An Employers Responsibility

As an employer, how do I know if I am subject to or in compliance with all Federal or State Laws ?

There are a multitude of governmental agencies who are responsible for the enforcement of a variety of Federal and State laws and regulations governing employment. Which laws and regulations apply to your business will require an individual analysis of your business and will be impacted by a variety of factors including, but not limited to, the nature of your business and the number of employees you employ on a full or part-time basis.

The U.S. Department of Labor (DOL) administers and enforces most federal employment laws, including those covering wages and hours of work, safety and health standards, employee health and retirement benefits, and federal contracts. Some more popular legislation, both in terms of media coverage and generated litigation, administered by the DOL, includes the Americans with Disabilities Act (ADA) and the Family and Medical Leave Act (FMLA). Both the ADA and the FMLA can have profound and dire consequences upon an employer if they fail to follow the specific requirements.

Richard C. WayneThe Internal Revenue Service (IRS) is responsible for the assessment and collection of taxes owed to the Federal Government. The IRS is also responsible for ensuring employers are in compliance with the Affordable Care Act (ACA).

The U.S. Equal Employment Opportunity Commission (EEOC) enforces many of the laws ensuring nondiscrimination against protected classes in the workplace. The EEOC also is in charge of ensuring employees do not have to work in “hostile work environments”.

The National Labor Relations Board (NLRB) administers the primary law governing relations between unions and employers.

The State of Georgia has its own Department of Labor with additional and more specific rules and regulations applicable to the businesses which transact business within the state. Specifically included are those rules regarding unemployment compensation and child labor.

Additionally the State Board of Worker’s Compensation is responsible for compliance with the rules and regulations governing on the job injuries. Georgia has specific laws governing an employer’s obligation to obtain insurance for workers compensation as well as detailed reporting requirements.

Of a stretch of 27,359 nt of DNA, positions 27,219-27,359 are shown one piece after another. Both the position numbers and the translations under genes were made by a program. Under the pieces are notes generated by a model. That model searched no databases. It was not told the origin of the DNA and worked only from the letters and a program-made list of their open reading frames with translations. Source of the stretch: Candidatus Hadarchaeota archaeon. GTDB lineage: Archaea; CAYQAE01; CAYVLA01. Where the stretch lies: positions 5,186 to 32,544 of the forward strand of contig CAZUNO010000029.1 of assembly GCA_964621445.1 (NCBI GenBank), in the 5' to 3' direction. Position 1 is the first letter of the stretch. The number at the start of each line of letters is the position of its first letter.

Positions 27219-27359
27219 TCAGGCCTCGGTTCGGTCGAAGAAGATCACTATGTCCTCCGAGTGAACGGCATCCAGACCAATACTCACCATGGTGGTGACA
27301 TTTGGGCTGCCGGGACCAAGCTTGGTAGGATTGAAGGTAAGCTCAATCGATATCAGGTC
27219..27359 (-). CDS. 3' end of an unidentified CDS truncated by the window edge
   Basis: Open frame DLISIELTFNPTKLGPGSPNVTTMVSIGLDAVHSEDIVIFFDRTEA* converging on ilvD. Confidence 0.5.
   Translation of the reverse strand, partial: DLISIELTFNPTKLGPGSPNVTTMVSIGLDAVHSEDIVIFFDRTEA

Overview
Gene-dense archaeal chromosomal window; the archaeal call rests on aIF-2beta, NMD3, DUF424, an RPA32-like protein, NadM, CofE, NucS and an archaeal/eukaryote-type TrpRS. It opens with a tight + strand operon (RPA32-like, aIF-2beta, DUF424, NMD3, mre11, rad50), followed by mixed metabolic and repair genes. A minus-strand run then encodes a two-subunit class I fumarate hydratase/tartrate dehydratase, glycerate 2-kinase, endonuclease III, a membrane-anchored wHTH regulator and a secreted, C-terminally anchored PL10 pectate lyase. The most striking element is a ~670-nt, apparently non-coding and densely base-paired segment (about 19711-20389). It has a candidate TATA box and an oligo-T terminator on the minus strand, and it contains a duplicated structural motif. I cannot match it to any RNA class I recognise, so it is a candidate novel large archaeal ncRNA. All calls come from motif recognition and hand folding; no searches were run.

Are my employees independent contractors?

Whether a particular individual providing services to your business will be classified as an employee or independent contractor is evaluated on a subjective standard which can change depending upon the law under which the evaluation is made. For instance, the determination of independent contractor status under Georgia law differs from that under the rules and regulations utilized by the IRS. Different sets of laws, such as the Employment Retirement Income Security Act (ERISA) and the Fair Labor Standards Act, contain varying definitions for “independent contractor”. Therefore, a detailed analysis of a particular individual under a particular set of facts should be made. The failure to properly classify an individual as an employee could prove to be a costly mistake to an employer.

Am I required to pay my employees an hourly rate or can I pay a fixed salary?

The primary reason most employers desire to pay employees on a salary basis is that it removes the necessity of tracking and maintaining the hours worked by particular employees. The issue, however, is that under the Fair Labor Standards Act (FLSA) and Georgia law many “salaried” individuals who are not classified as “exempt” must still be paid “overtime” for each hour they work in excess of 40 hours during a given workweek.  The laws governing which employees are exempt from overtime compensation and which ones must be paid overtime can often be unclear and difficult to decipher. While there are three broad exemptions for employees whose principal duties are executive, administrative, or professional in nature, it is not always clear if the employee falls into one of these categories. Failure to evaluate an employee’s status correctly can result in liability to the employer for unpaid overtime compensation, often over many years.